I was disappointed to hear the news that Kathleen Sebelius blocked the FDA’s recommendation to make Plan B available to all girls, over-the-counter (OTC). Plan B is an oral tablet containing hormones (similar to what is in a birth control pill) that when taken within 1 to 3 days of unprotected sex, can prevent an unwanted pregnancy. It is used as a back-up birth control. Primarily, Plan B works to delay ovulation thus making it less likely that a girl could be pregnant. Effectiveness increases the earlier a girl takes the pill after unprotected sex, so we want sexually-active teens to have it on-hand, just in case.

When it comes to Plan B, timing is everything.

Girls 17 and up can get Plan B for about $50 without a prescription. They can walk into any drug store, head back to the pharmacy counter, show an ID and purchase the pill to prevent a pregnancy. Those 16 years-old and under cannot; they must see a health provider to get Plan B. Trouble is, not every girl can see the physician when they want. Many girls at risk for an unwanted pregnancy may not have access to a clinician immediately or within a day or so. Further, girls may be too embarrassed or concerned about judgment to talk with their parent. And that’s where I start to worry; an unintended pregnancy can have significant physical and emotional health consequences.

Let me be very clear: I’m all for girls seeing their pediatrician for health advice. Particularly when it comes to getting girls access to information about protecting their bodies from unwanted pregnancies, sexually transmitted diseases, and evolving sexual experiences that put them at risk. I want them in the office whenever possible to help educate, support, and guide them in making good choices. I want to help protect them.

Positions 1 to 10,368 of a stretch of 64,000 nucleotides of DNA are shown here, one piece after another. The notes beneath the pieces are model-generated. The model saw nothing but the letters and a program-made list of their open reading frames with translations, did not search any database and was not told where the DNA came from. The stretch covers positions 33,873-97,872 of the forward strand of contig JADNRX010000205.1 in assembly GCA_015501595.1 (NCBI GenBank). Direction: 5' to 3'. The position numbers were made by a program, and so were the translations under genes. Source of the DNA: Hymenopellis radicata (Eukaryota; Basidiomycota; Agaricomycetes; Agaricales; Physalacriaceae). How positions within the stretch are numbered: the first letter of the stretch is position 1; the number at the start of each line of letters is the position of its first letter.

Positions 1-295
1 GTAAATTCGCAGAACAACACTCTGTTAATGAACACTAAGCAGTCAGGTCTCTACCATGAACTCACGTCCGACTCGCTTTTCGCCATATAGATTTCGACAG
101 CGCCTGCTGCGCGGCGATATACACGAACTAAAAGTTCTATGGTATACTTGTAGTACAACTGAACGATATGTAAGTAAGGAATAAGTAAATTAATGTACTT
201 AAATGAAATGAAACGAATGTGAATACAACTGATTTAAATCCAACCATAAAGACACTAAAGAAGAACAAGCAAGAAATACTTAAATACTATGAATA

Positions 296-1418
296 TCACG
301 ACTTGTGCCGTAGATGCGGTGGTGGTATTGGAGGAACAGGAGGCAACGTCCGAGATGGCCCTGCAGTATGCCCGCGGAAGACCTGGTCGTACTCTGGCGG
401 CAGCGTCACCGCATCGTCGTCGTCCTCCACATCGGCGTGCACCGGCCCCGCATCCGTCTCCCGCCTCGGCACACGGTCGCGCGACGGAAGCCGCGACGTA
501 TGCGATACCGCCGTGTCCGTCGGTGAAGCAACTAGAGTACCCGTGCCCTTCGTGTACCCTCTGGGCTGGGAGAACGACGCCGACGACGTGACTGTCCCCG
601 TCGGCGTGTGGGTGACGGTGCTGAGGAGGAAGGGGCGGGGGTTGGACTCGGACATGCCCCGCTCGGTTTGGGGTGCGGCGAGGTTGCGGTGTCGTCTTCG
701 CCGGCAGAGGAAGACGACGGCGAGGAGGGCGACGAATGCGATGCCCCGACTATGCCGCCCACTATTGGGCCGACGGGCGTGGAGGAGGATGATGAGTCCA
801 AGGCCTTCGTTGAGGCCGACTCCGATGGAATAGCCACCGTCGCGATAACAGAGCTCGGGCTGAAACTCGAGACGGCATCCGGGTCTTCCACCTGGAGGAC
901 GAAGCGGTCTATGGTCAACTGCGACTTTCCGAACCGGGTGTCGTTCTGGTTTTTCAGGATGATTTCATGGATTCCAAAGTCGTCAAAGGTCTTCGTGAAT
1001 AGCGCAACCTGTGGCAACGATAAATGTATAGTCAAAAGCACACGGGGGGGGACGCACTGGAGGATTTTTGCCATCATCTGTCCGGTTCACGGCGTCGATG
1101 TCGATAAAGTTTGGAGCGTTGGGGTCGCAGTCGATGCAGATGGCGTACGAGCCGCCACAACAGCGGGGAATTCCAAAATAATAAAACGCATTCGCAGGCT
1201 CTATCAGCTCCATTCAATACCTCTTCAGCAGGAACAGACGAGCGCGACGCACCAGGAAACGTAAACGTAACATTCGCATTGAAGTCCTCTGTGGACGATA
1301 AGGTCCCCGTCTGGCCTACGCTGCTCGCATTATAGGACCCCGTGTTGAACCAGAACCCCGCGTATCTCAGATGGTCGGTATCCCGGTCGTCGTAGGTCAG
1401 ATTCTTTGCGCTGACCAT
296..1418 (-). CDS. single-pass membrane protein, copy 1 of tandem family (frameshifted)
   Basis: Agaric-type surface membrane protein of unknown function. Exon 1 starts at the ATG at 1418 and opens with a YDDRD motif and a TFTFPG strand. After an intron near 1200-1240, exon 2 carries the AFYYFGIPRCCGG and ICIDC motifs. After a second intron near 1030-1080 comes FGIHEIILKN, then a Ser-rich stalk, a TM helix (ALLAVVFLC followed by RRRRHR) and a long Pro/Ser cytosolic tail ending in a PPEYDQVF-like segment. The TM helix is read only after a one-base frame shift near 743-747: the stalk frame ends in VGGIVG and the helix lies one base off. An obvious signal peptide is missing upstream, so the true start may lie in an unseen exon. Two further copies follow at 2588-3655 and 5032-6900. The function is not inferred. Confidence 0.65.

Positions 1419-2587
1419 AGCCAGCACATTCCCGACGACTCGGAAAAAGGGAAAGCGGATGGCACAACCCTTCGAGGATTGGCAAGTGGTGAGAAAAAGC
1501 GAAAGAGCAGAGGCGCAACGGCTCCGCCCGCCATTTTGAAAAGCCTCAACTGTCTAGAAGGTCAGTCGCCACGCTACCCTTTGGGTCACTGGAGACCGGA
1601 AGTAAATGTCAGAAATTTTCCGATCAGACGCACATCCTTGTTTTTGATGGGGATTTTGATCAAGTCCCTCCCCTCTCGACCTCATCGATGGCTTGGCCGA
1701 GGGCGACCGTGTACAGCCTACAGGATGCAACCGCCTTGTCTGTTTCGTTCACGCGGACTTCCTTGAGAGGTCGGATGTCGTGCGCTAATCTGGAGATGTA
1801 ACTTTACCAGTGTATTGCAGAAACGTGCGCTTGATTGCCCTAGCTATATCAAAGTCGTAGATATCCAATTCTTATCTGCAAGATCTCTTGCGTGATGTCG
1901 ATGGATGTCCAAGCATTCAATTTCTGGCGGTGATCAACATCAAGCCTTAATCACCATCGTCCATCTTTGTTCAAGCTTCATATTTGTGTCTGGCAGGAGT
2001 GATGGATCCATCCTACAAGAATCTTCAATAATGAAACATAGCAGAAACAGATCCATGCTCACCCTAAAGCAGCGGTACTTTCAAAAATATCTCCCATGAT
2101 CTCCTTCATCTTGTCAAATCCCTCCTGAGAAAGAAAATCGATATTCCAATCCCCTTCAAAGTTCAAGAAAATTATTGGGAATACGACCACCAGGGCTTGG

But drawing a line between age 16 and 17 makes little sense to me, especially when timing and access to medication factors in. And when there is safety data for an at-risk population (teens).

Today, the President endorsed Ms. Sebelius’ overturning the FDA recommendation to make Plan B available over-the-counter. President Obama said:

 I will say this, as the father of two daughters: I think it is important for us to make sure that we apply some common sense to various rules when it comes to over-the-counter medicine,

And as I understand it, the reason Kathleen made this decision was she could not be confident that a 10-year-old or an 11-year-old going into a drugstore should be able — alongside bubble gum or batteries — be able to buy a medication that potentially, if not used properly, could end up having an adverse effect. And I think most parents would probably feel the same way.

Isn’t Drano available for purchase alongside bubble gum and batteries, too?

The rationale for blocking the FDA, as I understand it, was based on concerns about a paucity of safety data on Plan B use in young girls, or 11 year-olds. Secretary Sebelius stated, “It is commonly understood that there are significant cognitive and behavioral differences between older adolescent girls and the youngest of reproductive age.” This concern informed her position on the restriction of OTC sales to girls 16 and under.

This is a politically infused issue. And I’m not interested in the politics here. Only access to equal health care for all girls.

FDA Commissioner, Dr Margaret Hamburg responded to the news of the overturn with a statement:

I reviewed and thoughtfully considered the data, clinical information, and analysis provided by CDER [Center for Drug Evaluation and Research] , and I agree with the Center that there is adequate and reasonable, well-supported, and science-based evidence that Plan B One-Step is safe and effective and should be approved for nonprescription use for all females of child-bearing potential.

What do you think? Do you feel President Obama and Ms Sebelius did the right thing? Do you think this was a political move rather than a decision based in scientific fact? Do you feel girls are more at risk with Plan B over or under the counter? Read Dr Yolanda Evans’ (an adolescent medicine specialist) take on Plan B, too.